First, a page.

Why new Taj CEO reverts to multi-brands, is relaunching Ginger

The Indian Hotels Company Limited (IHCL) will be relaunching its budget brand, Ginger, in the next few weeks, a move that follows its switchback to multi-brands in February.

Ginger, already a leading affordable hotel brand in India, would be given a new design and identity, and in its new phase could be a limited service, premium economy or a junior mid-scale hotel, said IHCL’s managing director and CEO, Puneet Chhatwal, during a Q&A moderated by this author at the South-east Asia Hotel Investors Summit in Bangkok on Tuesday. He believed the relaunch would help scale Ginger rapidly in the local market.

Scale is one of four reasons Chhatwal reversed a move made by his predecessor, Rakesh Sarna, early last year to concentrate everything under a single brand, Taj Hotels, Palaces, Resorts and Safaris.

Indian Hotels Company Limited’s Puneet Chhatwal being interviewed by TTG Asia’s Raini Hamdi at the South-east Asia Hotel Investors Summit, Bangkok; full interview here

When asked why he brought back the upper upscale Vivanta and the upscale Gateway, Chhatwal, who took up the IHCL mantle last November, said: “Scale cannot come only from luxury, and if you don’t have scale, you become irrelevant – even in your own home market. The growth, as per all studies, as per STR, is coming in the upscale and economy segments. Over and above that, we are present in all the luxury destinations – at least within the Indian sub-continent – with not one but multiple assets, so that would have meant the demise of growth.”

He added a one-size-fits-all approach does not work in a heterogeneous country like India, where there are “a lot of important secondary, tertiary and semi-tertiary markets and they can’t all afford to have luxury hotels like Taj”.

Third, margins are higher in limited service, which requires less resources. “So some of these brands help you drive margins and if your margins are higher, you’re less volatile, you’re a stronger company on the stock exchange, which we are,” he said.

Last but not least it’s about IHCL’s ‘honour’ culture. “You can’t just tell an owner with whom you’ve entered into an agreement for 20 years – ‘listen, now we have changed our strategy and we will do only one brand, thank you very much’ – I mean, there’s a legal obligation, there is a moral obligation, there is a collaboration obligation,” he said.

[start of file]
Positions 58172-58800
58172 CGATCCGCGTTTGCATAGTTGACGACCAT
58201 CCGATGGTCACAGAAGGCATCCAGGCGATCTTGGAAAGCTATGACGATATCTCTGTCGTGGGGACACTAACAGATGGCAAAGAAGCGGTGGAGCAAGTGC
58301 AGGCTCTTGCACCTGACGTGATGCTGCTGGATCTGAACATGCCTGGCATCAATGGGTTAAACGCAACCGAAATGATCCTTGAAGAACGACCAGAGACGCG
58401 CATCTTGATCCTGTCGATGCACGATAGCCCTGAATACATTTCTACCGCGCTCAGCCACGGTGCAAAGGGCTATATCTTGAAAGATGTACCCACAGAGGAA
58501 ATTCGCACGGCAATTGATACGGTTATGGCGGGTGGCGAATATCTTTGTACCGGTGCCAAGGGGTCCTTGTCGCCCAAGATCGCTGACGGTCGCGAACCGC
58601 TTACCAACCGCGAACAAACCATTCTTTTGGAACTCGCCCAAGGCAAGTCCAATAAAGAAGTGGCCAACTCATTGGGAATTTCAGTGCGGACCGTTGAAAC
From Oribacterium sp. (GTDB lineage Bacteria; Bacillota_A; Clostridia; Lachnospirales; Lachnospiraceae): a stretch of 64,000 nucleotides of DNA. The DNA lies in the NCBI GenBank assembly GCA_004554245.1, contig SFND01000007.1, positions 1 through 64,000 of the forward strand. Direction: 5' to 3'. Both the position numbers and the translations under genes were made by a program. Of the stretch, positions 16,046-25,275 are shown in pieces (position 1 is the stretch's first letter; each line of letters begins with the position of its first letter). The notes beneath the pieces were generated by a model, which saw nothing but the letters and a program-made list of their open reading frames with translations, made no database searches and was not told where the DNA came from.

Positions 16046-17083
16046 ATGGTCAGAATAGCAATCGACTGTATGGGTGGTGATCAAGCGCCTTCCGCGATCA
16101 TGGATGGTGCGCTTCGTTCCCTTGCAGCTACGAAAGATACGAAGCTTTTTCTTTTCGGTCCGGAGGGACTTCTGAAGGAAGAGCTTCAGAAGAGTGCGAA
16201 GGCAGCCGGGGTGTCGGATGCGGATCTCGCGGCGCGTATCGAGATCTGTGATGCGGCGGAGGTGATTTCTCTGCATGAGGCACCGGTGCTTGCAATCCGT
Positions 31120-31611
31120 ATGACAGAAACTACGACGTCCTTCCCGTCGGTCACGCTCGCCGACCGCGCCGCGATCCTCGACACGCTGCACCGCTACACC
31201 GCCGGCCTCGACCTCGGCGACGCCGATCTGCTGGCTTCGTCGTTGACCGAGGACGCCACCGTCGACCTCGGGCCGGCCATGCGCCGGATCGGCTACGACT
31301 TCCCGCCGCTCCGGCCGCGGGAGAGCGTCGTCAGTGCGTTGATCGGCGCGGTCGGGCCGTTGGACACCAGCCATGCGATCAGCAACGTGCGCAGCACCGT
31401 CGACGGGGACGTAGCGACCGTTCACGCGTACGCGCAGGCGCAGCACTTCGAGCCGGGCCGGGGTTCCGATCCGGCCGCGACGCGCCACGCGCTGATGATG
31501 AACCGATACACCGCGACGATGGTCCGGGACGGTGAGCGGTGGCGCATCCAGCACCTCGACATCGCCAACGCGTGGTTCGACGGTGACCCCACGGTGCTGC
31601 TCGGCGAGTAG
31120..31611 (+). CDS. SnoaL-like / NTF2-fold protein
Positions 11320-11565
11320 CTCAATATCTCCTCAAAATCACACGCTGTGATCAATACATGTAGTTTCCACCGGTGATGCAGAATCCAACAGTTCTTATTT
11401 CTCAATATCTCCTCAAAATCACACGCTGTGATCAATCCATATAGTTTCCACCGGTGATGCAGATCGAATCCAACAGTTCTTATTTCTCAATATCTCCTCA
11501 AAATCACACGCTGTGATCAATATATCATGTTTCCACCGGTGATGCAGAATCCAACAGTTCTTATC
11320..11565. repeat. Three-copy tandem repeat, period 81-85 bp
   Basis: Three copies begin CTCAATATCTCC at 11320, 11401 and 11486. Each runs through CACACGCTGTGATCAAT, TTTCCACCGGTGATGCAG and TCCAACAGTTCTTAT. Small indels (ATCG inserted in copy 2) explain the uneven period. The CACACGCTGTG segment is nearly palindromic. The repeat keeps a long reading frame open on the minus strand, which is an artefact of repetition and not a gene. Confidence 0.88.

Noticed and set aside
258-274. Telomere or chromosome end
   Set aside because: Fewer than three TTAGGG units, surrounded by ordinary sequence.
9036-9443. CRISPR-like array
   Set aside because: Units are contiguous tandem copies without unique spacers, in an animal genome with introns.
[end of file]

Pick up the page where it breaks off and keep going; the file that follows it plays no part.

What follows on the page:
Chhatwal said the decision to revert to multi-brand was made by the entire management leadership, and that his predecessor must have had some reasons at the time to pursue the single-brand strategy. “At this cycle we’re in, we’re getting a little bit of tailwind; it makes sense to expand than contract,” he said.

When asked if his priority was to defend IHCL’s leadership in India or expand its international footprint, Chhatwal was clear the company would do the former but at the same time expand globally “slowly and carefully”, and in commercial capitals that have a strong connection with the Indian diaspora, citing cities such as Toronto, Manchester, Birmingham, Bangkok, Singapore and Kuala Lumpur as examples.

On hotel chain consolidation, he does not believe that legacy Taj will be acquired, though never say never. “Anything can happen anywhere in the world, but I do believe that Taj has a very special place in the hearts of the Tata Group. This was the second or third company that was launched and the story was, Mr (Jamsetji) Tata was refused entry into a hotel because he was not British (common across British India at the time). And that’s when he acquired Taj (Mahal Palace Mumbai in 1903) and named the company Indian Hotels Company Limited.

“I think there is culture, pride, legacy, sense of belonging. It’s a very strong name, one of the exceptions within the group that does not have a Tata name to it. So there must be some reasons for it,” said Chhatwal.

What about ICHL acquiring instead, in order to build scale? A source told TTG Asia that ICHL is in talks about an acquisition, but Chhatwal was only able to say: “We will always evaluate opportunities…”

During the session, Chhatwal also gave his take on the USPs Taj has when competing with the big boys for projects; on the fate of smaller hotel groups; on the need for smaller chains to collaborate, such as with the Taj and Shangri-La alliance; on how he’s taking the best of American, European and Asian styles of management into IHCL; on how IHCL builds loyal staff – watch the video here.

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